The worst of all “moments” is the nurse’s departing comment, “The doctor will be with you in a moment.” “Oh good,” I say to myself as that good feeling melts into wondering if he’s reading a medical journal to hone up on my medical procedure. I’ve already read the Pain Barometer poster and the poster of what a wonderful hospital this is and the cheesy, tranquil picture I’d never place in my home. I’ve seen the stuff that he’s about to use on me but refuse to examine it for fear of knowing too much.
So, what’s left while lying on your back, half naked and staring up at the ceiling tiles and refusing to count them for fear of being labeled obsessive compulsive. How many moments have passed since I was told it would be but a moment by the kind nurse who is telling the next victim (I mean patient) that “it’ll be a moment before the doctor arrives.”
Ceiling tiles provide a wonderful opportunity to examine your life and you wonder if the spinach your mother encouraged but you ignored could have avoided this visit. “When did this all begin?” you ponder to yourself since that word moment has now become plural. Lying there you become the waiting-for-doctor in diagnosing your own problem. “I looked this up,” you say to yourself after reading one online article instead of the six extra years after college that the waiting-for-doctor has invested.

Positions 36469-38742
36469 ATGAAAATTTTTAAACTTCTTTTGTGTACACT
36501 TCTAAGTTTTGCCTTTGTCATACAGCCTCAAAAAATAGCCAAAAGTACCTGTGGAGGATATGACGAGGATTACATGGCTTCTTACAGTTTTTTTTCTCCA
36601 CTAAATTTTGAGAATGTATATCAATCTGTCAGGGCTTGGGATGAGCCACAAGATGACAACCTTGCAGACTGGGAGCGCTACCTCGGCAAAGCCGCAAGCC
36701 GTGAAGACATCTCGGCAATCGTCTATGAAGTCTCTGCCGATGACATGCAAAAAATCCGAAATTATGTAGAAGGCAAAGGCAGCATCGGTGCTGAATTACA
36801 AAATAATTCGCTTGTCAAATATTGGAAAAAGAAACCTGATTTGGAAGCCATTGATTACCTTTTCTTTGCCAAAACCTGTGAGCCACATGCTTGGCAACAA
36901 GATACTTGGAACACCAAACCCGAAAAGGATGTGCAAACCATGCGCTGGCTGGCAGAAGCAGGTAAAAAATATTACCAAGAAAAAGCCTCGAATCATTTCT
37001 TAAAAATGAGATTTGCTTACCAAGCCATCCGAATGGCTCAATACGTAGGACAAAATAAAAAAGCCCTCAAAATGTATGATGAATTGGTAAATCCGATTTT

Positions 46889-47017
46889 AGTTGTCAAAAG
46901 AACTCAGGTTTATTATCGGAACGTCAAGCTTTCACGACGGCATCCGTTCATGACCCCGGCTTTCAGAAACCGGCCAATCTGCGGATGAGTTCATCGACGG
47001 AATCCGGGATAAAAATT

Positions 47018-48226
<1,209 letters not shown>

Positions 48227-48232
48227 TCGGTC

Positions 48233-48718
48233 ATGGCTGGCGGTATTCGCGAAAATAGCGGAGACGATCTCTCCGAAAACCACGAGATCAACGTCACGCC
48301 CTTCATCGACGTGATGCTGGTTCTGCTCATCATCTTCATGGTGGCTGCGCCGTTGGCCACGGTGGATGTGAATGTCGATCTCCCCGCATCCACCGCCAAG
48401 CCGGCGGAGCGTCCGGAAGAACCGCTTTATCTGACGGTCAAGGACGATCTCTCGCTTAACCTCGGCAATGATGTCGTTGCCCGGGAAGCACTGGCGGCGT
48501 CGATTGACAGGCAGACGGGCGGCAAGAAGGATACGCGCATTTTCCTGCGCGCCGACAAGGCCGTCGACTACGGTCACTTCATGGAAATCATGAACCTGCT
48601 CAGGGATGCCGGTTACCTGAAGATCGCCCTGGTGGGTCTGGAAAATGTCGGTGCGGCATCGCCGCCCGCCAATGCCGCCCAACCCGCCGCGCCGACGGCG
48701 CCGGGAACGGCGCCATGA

Your moment feels like forever when forever is something in the unknown future. A moment with a friend feels like one second while wishing for a second or third moment more. A moment playing with a six year old lives eternally in your mind when he asks for the car keys at 17. The moment a 65 year marriage is ended is one that lasts the rest of your life.
You can elude, avoid and put off whatever you like and you can also savor, never forget and hold deeply within yourself those once fleeting but eternal yet temporal word, “moments.”
My dad, self-employed, cleverly put a sign on his door at lunchtime, “Back in moment.” He had nice, long lunches.
The doctor enters the room and says, “I bet you’d rather be 100 places than here right now.” I respond, “I bet you say that to every patient.” He replies, “Yeah.” Afterwards, he leaves the room by saying “Your day can only be better now, and yes I say that every time too.”
I’m okay but I had a moment with the ceiling tiles, (if I died St. Peter would ask me, “Did you see the light?” I’d say, “No, I saw ceiling tiles and they weren’t all straight!”), my life’s recollections, my extensive medical experience, my regrets and happiness’s and my half-clothed body waiting for the moment when this moment would end.